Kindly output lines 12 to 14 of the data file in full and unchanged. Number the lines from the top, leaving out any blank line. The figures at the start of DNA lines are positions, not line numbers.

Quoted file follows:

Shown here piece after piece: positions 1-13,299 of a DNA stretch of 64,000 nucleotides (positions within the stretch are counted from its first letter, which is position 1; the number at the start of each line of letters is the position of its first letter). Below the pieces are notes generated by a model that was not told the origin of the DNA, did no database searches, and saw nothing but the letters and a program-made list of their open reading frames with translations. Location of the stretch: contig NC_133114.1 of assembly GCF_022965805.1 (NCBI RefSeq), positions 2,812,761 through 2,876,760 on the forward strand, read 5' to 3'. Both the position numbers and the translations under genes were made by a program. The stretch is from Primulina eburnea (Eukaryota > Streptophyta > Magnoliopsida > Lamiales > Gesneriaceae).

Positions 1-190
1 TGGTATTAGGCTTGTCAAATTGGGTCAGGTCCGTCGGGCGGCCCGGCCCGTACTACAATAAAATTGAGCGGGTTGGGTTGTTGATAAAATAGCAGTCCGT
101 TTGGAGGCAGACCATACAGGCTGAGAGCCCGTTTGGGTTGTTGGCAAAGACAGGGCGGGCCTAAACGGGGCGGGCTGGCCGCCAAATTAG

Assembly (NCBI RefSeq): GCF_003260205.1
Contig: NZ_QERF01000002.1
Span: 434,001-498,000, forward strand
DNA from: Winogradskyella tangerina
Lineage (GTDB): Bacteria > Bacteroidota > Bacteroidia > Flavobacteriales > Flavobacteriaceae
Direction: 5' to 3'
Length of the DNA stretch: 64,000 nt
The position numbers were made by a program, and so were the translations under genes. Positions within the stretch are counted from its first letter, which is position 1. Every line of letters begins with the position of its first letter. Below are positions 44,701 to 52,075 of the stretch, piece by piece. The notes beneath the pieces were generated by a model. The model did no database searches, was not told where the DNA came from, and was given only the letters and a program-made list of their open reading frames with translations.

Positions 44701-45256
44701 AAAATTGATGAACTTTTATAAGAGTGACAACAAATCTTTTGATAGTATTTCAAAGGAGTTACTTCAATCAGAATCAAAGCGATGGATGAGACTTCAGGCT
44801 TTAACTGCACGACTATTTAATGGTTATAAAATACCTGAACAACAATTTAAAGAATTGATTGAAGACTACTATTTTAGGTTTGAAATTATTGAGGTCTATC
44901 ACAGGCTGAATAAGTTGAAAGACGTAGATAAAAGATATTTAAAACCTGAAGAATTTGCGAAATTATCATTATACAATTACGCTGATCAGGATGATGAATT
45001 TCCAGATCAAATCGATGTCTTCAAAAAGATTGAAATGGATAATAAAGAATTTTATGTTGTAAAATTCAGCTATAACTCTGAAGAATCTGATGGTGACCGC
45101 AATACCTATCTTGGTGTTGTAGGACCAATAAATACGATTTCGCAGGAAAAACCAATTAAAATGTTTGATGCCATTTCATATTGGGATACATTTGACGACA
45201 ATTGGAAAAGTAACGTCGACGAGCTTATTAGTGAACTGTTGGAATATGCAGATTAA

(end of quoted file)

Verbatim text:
The position numbers were made by a program, and so were the translations under genes. Positions within the stretch are counted from its first letter, which is position 1. Every line of letters begins with the position of its first letter. Below are positions 44,701 to 52,075 of the stretch, piece by piece. The notes beneath the pieces were generated by a model. The model did no database searches, was not told where the DNA came from, and was given only the letters and a program-made list of their open reading frames with translations.

Positions 44701-45256
44701 AAAATTGATGAACTTTTATAAGAGTGACAACAAATCTTTTGATAGTATTTCAAAGGAGTTACTTCAATCAGAATCAAAGCGATGGATGAGACTTCAGGCT